What the WASA report said 

According to the WASA report, WASA purchases desalinated water through two Water Sale Agreements that are take-or-pay contracts with Desalcott and Seven Seas Water Corporation.

In 2012, the contract was amended with an expiry date of December 31, 2036.

WASA’s annual bill to Desalcott is US$72 million, which is US$6 million a month.

The report said while the initial intent of desalinated water purchases was to supply the Point Lisas Industrial Estate, which generates enough income for full financial recovery, the reality is that WASA has been supplying the majority of the desalinated water to T&T’s water grid outside of the industrial estate.

It noted that in the case of Point Lisas, only 30 per cent of the desalinated water purchases are consumed on the estate, as a result of the shutdown of major plants on the estate.

“Effectively, the majority of expensive desalinated water is directed to domestic customers and WASA is unable to recover this cost because these customers do not pay based on volumetric consumption, but on a rate structure that is premised on an outdated property value system.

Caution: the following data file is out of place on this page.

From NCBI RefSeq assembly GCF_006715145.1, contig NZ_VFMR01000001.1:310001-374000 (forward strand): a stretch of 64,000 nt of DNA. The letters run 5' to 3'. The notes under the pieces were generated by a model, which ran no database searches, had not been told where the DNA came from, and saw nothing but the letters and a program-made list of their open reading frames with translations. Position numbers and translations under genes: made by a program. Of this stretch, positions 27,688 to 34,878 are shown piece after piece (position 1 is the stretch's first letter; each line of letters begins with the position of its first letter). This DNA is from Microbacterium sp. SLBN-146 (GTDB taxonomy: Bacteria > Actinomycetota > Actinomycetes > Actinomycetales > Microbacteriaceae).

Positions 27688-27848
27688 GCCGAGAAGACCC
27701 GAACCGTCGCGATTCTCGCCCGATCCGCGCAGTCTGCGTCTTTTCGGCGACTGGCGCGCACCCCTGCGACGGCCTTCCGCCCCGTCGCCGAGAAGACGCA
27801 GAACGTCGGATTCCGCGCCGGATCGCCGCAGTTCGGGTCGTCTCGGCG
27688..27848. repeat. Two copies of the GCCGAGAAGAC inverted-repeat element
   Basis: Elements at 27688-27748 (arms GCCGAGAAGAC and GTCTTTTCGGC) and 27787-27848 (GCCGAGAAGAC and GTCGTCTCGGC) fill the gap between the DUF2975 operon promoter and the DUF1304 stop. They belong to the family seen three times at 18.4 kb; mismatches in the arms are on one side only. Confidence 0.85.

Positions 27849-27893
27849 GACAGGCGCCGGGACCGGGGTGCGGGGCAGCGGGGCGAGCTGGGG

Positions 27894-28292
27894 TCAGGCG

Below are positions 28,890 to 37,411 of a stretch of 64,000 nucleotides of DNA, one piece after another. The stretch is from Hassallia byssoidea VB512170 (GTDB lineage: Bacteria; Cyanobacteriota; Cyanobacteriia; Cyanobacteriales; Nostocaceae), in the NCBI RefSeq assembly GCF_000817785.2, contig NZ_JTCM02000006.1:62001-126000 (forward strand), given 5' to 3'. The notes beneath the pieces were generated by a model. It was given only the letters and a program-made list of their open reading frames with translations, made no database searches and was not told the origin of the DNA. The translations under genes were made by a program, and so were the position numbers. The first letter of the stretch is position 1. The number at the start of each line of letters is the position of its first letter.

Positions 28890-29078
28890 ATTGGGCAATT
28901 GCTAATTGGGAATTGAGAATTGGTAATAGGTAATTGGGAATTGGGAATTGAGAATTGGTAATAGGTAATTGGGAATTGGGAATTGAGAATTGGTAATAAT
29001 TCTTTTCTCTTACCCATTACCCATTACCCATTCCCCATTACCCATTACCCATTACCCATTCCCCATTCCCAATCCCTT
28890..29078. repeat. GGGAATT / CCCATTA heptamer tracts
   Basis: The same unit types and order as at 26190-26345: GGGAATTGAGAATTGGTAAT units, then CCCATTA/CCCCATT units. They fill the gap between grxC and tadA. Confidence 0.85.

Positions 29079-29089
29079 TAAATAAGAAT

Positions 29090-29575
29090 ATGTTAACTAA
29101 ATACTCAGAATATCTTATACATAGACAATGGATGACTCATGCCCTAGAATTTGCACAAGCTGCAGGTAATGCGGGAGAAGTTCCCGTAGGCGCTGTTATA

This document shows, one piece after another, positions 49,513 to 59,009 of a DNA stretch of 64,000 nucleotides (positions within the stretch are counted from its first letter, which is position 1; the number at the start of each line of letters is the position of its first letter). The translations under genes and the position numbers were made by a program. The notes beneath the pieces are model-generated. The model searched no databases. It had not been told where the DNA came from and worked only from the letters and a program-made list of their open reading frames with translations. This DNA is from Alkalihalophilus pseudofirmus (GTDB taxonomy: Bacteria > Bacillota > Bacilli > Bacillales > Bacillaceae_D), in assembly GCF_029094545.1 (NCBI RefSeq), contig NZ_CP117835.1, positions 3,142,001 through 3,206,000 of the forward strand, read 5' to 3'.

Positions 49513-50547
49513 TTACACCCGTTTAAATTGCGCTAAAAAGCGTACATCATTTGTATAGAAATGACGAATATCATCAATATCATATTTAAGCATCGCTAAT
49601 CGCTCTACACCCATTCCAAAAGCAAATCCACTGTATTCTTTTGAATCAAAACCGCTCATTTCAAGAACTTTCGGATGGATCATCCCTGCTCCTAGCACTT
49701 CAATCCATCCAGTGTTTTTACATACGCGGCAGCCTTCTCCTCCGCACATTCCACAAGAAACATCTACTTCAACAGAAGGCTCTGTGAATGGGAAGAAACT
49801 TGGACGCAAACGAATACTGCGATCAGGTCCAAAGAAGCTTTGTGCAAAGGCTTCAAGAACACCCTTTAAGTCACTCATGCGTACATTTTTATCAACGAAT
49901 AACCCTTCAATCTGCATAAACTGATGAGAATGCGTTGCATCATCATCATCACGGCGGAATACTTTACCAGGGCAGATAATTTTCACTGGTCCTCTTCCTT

“The contract between WASA and Desalcott is more burdensome for the Government than that of Seven Seas because of the higher bill from higher volumes purchased, the requirement for full payment in US dollars and a longer-term arrangement,” the report said.

The report said the Sub-Committee sought legal opinions from independent counsel and WASA’s general counsel and corporate secretary on the Government’s options with regard to the contract.

“Both have advised that WASA can extricate itself from the contractual agreement with Desalcott by exercising its right to purchase the facility. The purchase price would be in US dollars and equal to the net value of the business at the time of applicable notice to purchase as determined by an independent appraiser,” the report said.

The net value of the business

would include:

1) The residual value, as at September 2020, and applicable to the original operations of 24 million gallons daily in production achieved in 2004 is US$55 million;

2) Amounts due from Desalcott to its suppliers and contractors;

3) Equity interest in the facility provided that in no event shall the net value of the business be less than an amount equal to the sum of the residual value at the time of the determination plus the cost of the appraisal and expenses related to the transfer of the facility.

“There are other matters for consideration in this process of extrication which includes an irrevocable notice of purchase, selection of the independent appraiser, time-frames for appraisal, period to pay, and testing and guaranteeing of facility reliability and performance,” the report said.